100.00 (85.01) 14.99 (3.61) (1.99) 0.29 (5.32) 9.67 0.81 (0.94) (0.13) 9.54 (3.29) 6.25 6.25

21,901,752 (18,683,223) 3,218,529 (738,327) (570,943) 113,376 (1,195,894) 2,022,635 258,878 (316,939) (58,061) 1,964,574 (980,880) 983,694 1,497,628 2,481,322

100.00 (85.30) 14.70 (3.37) (2.61) 0.52 (5.46) 9.24 1.18 (1.45) (0.27) 8.97 (4.48) 4.49 6.84 11.33

38 Our Technology - Our Business

49 Financial Data

95 Shareholders Information

11

Horizontal Analysis of Financial Statements


2012 Rupees in 000 2011 Rupees in 000 2010 Rupees in 000 2009 Rupees in 000

Balance Sheet
Total equity and minority interest Total non-currrent liabilities Total currrent liabilities Total equity and liabilities Total non-current assets Total current assets Total assets 6,520,384 60,731 12,027,436 18,608,551 3,840,696 14,767,855 18,608,551 6,634,701 82,343 14,647,903 21,364,947 3,976,219 17,388,728 21,364,947 7,033,631 171,675 17,404,634 24,609,940 3,863,177 20,746,763 24,609,940 6,911,193 197,857 17,149,395 24,258,445 3,878,182 20,380,263 24,258,445

Profit and Loss Account


2012 Rupees in 000 Net sales and services Cost of sales Gross profit Marketing and selling expenses General administration expenses Other operating expenses Other operating income Operating (Loss) / profit Financial income Financial expenses Net finance costs (Loss) / profit before tax and sale of discontinued operations Income tax reversal / (expense) (Loss) / profit before sale of discontinued operations Profit on sale of discontinued operations net of income tax (Loss) / profit for the year 13,834,074 (12,918,865) 915,209 (702,282) (296,998) 10,705 51,006 (937,569) (22,360) 92,345 (133,599) (41,254) (63,614) 58,461 (5,153) (5,153) 2011 Rupees in 000 15,087,935 (13,409,371) 1,678,564 (1,227,696) (222,500) (14,722) 60,002 (1,404,916) 273,648 48,328 (163,798) (115,470) 158,178 (90,770) 67,408 67,408 2010 Rupees in 000 26,248,842 (22,367,845) 3,880,997 (1,412,282) (625,186) 146,425 (1,891,043) 1,989,954 30,575 (430,462) (399,887) 1,590,067 (578,788) 1,011,279 1,011,279 2009 Rupees in 000 36,149,390 (32,164,974) 3,984,416 (1,121,965) (542,949) 7,644 (1,657,270) 2,327,146 153,937 (336,644) (182,707) 2,144,439 (779,270) 1,365,169 1,365,169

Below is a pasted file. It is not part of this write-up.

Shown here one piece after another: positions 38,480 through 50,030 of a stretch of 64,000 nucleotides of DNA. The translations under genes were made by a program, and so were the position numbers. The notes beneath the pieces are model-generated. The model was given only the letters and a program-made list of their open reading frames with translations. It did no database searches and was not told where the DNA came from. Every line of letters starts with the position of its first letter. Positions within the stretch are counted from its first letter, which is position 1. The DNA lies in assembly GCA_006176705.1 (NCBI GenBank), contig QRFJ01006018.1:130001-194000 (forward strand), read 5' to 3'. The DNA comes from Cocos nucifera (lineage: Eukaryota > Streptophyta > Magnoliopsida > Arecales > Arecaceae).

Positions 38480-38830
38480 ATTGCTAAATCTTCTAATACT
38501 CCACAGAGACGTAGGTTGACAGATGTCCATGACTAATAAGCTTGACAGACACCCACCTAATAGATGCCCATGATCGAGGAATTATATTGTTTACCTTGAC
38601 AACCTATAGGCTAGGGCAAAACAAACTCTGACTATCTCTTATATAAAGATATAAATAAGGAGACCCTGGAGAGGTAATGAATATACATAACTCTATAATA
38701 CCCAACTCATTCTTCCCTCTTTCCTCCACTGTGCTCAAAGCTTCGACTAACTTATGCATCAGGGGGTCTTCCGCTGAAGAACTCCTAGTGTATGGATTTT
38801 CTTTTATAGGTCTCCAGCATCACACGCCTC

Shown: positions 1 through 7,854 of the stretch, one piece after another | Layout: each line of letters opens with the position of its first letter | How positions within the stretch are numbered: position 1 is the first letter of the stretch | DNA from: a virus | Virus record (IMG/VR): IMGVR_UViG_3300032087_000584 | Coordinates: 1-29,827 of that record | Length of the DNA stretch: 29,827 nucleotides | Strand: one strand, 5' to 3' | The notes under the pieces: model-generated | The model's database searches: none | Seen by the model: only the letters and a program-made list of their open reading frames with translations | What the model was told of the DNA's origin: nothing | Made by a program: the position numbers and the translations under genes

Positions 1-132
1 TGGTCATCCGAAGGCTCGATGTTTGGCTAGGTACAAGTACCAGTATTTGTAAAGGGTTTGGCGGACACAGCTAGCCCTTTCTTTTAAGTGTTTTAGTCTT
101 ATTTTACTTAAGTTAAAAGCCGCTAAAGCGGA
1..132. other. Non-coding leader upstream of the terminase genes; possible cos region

12

2 Our Profile

8 Information for Information forStakeholders Stakeholders 8 Key Operating and Financial Data 10 Vertical Analysis of Financial Statements 12 Horizontal Analysis of Financial Statements

14 Our Company

2008 Rupees in 000

2007 Rupees in 000 2012 2011

% increase / (decrease) over preceeding year 2010 2009 2008 2007

6,288,257 106,091 18,381,034 24,775,382 3,627,043 21,148,339 24,775,382

5,351,422 113,680 12,115,914 17,581,016 3,096,443 14,484,573 17,581,016

(1.72) (26.25) (17.89) (12.90) (3.41) (15.07) (12.90)

(5.67) (52.04) (15.84) (13.19) 2.93 (16.19) (13.19)

1.77 (13.23) 1.49 1.45 (0.39) 1.80 1.45

9.91 86.50 (6.70) (2.09) 6.92 (3.63) (2.09)

17.51 (6.68) 51.71 40.92 17.14 46.01 40.92

74.35 (8.54) 24.99 36.43 17.80 41.20 36.43

2008 Rupees in 000 26,880,742 (22,850,583) 4,030,159 (971,247) (535,643) 76,696 (1,430,194) 2,599,965 218,030 (253,792) (35,762) 2,564,203 (885,135) 1,679,068 1,679,068

2007 Rupees in 000 21,901,752 (18,683,223) 3,218,529 (738,327) (570,943) 113,376 (1,195,894) 2,022,635 258,878 (316,939) (58,061) 1,964,574 (980,880) 983,694 1,497,628 2,481,322

% change w.r.t. % change w.r.t. % change w.r.t. % change w.r.t. % change w.r.t. % change w.r.t. 2012 & 2011 2011 & 2010 2010 & 2009 2009 & 2008 2008 & 2007 2007 & 2006 (8.31) (3.66) (45.48) (42.80) 33.48 (172.71) (14.99) (33.27) (108.17) 91.08 (18.44) (64.27) (140.22) (164.41) (107.64) (107.64) (42.52) (40.05) (56.75) (13.07) (64.41) (59.02) (25.71) (86.25) 58.06 (61.95) (71.12) (90.05) (84.32) (93.33) (93.33) (27.39) (30.46) (2.60) 25.88 15.15 1,815.55 14.11 (14.49) (80.14) 27.87 118.87 (25.85) (25.73) (25.92) (25.92) 34.48 40.76 (1.14) 15.52 1.36 (90.03) 15.88 (10.49) (29.40) 32.65 410.90 (16.37) (11.96) (18.69) (18.69) 22.73 22.31 25.22 31.55 (6.18) (32.35) 19.59 28.54 (15.78) (19.92) (38.41) 30.52 (9.76) 70.69 (100.00) (32.33) 5.32 1.85 31.27 90.23 29.47 115.09 54.03 20.73 214.85 27.16 (65.24) 30.25 25.15 35.77 242.47

38 Our Technology - Our Business

49 Financial Data

95 Shareholders Information

13

Company Information
Board of Directors
Bahauddin Khan Sebastian Andreas Brachert Stefan Halberstadt Bernhard Wilhelm Niessing Joerg Scheifler Dietmar Siersdorfer Helmut Steidle Chairman Director Director Director Director Director Director

Company Secretary